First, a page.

Privacy has long been a central aim and feature of cryptocurrencies. However, what might have been considered private earlier in the history of the industry is often no longer seen to be the case. For example, claims that bitcoin is anonymous are now often refuted, as blockchains are transparent and open: Even though an individual bitcoin address is not linked to a single person in the network, all of the transactions taking place in the bitcoin world can be tracked and mapped. Blockchain analysis of this type has been a central feature of government and law enforcement efforts to crack down on various cryptocurrency-related crimes and similar issues, according to Blockonomi. Because of the perceived lack of privacy of some of the original cryptocurrencies, including bitcoin, there has in recent years been a new wave of privacy-focused tokens and coins. One of these, zcash, is backed by a technology known as zk-SNARKs.


A zk-SNARK ("zero-knowledge succinct non-interactive argument of knowledge") utilizes a concept known as a  "zero-knowledge proof." The idea behind these proofs is actually quite well established, as they were first conceived in the 1980s. Put simply, a zero-knowledge proof is a situation in which each of two parties in a transaction is able to verify to each other that they have a particular set of information, while at the same time not revealing what that information is. For most other types of proof, at least one of the two parties must have access to all of the information, meaning that a zero-knowledge proof is a deviation from the norm.

For an example of a traditional proof, consider a password used to access an online network. The user submits the password, and the network itself checks the contents of the password to verify that it is correct. In order to do this, the network must also have access to the contents of the password. A zero-knowledge proof version of this situation would involve the user demonstrating to the network (via mathematical proof) that he or she has the correct password without actually revealing the password itself. The privacy and security advantages in this situation are clear: If the network does not have the password stored somewhere for verification purposes, the password cannot be stolen.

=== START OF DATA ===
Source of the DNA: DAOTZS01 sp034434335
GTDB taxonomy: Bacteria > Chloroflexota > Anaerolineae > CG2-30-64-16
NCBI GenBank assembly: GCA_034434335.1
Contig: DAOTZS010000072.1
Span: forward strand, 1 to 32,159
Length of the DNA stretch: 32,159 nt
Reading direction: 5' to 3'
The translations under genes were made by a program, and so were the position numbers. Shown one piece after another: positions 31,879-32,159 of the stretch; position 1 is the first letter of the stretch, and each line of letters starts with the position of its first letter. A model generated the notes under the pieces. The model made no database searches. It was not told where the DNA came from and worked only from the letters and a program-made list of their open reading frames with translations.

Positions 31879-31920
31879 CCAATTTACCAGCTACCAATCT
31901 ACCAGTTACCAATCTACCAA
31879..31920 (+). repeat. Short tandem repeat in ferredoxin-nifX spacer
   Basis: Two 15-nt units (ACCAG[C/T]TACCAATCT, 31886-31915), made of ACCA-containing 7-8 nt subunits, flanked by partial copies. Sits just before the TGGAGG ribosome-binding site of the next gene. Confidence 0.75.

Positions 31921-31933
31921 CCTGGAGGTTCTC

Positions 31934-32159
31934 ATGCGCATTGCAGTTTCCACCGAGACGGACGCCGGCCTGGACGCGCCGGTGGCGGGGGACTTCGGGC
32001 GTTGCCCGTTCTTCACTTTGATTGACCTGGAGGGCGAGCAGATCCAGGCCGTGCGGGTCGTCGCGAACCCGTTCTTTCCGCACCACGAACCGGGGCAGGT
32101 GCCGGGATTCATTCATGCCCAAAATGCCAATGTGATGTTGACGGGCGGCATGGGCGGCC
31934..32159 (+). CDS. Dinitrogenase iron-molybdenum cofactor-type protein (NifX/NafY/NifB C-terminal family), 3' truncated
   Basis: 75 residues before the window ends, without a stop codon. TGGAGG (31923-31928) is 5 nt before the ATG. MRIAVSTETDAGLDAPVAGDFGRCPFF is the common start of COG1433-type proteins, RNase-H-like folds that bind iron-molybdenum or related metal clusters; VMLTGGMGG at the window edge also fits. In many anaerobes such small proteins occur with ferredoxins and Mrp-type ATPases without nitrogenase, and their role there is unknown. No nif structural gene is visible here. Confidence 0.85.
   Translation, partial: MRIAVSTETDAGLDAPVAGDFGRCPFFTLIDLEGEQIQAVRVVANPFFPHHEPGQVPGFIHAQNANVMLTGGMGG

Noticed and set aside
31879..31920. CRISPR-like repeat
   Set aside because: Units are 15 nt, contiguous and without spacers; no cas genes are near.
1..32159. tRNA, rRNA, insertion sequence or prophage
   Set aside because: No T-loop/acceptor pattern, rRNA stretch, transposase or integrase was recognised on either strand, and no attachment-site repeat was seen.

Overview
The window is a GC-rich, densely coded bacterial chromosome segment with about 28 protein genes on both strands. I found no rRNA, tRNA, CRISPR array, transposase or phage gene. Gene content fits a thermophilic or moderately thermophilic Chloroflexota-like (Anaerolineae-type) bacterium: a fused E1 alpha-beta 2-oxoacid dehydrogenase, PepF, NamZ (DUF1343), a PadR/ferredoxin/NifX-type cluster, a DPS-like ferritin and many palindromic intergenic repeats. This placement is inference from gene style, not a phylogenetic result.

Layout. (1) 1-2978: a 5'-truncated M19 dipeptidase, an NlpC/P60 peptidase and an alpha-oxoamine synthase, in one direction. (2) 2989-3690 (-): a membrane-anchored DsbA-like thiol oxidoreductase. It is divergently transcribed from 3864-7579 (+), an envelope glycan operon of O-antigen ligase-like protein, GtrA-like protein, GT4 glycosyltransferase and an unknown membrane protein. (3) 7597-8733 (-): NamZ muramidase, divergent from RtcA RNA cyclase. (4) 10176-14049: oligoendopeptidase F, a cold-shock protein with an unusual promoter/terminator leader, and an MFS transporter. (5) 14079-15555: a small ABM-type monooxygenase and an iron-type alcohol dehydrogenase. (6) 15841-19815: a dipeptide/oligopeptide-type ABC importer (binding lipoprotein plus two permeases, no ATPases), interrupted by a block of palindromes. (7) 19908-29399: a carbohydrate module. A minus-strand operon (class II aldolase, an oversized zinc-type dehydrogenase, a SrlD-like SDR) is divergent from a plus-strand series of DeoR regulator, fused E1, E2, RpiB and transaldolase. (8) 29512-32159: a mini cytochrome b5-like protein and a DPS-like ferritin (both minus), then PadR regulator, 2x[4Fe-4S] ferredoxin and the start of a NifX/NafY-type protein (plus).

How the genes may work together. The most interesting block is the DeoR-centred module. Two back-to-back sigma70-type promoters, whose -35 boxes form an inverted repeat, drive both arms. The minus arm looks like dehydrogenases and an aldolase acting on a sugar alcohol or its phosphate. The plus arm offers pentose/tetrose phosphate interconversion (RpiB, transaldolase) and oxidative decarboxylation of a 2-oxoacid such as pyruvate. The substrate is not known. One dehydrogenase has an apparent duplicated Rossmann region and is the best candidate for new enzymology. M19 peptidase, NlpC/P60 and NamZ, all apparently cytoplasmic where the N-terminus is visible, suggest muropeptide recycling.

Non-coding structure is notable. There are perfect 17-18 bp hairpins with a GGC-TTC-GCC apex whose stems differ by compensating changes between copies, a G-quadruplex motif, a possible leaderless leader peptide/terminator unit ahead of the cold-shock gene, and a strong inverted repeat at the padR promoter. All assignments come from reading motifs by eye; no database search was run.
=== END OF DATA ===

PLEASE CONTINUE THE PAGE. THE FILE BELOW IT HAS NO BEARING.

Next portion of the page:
The mathematical basis of zk-SNARKS is complex. Nonetheless, proofs of this type allow one party to demonstrate not only that a particular bit of information exists, but also that the party in question has awareness of that information. In the case of zcash, zk-SNARKs can be verified nearly instantly, and the protocol does not require any interaction between the prover and the verifier.

There are, of course, concerns related to zk-SNARKs as well. For instance, if someone was able to access the secret randomness that was used to create the parameters of the proof protocol, he or she could create false proofs that nonetheless looked valid to verifiers. This would allow that person to create new tokens of zcash through a counterfeiting process. In order to prevent this from happening, zcash was designed in such a way as to make the proving protocols elaborate and spread out over multiple parties.

While the construction of the zcash proving process was completed in such a way as to minimize the possibility of counterfeiting tokens via false proofs, there is at least one other concern related to the cryptocurrency as well. Zcash was created with a 20% "tax" levied on all blocks created over the first several years of the token. This tax is known as the "founder's tax," and it is used to compensate the developers of the cryptocurrency. Critics have suggested that the founders could potentially use this facet of the system to create an infinite number of zcash tokens without anyone else being aware of the existence of those tokens. For that reason, it's not entirely possible to know the exact number of zcash tokens in existence at this point.

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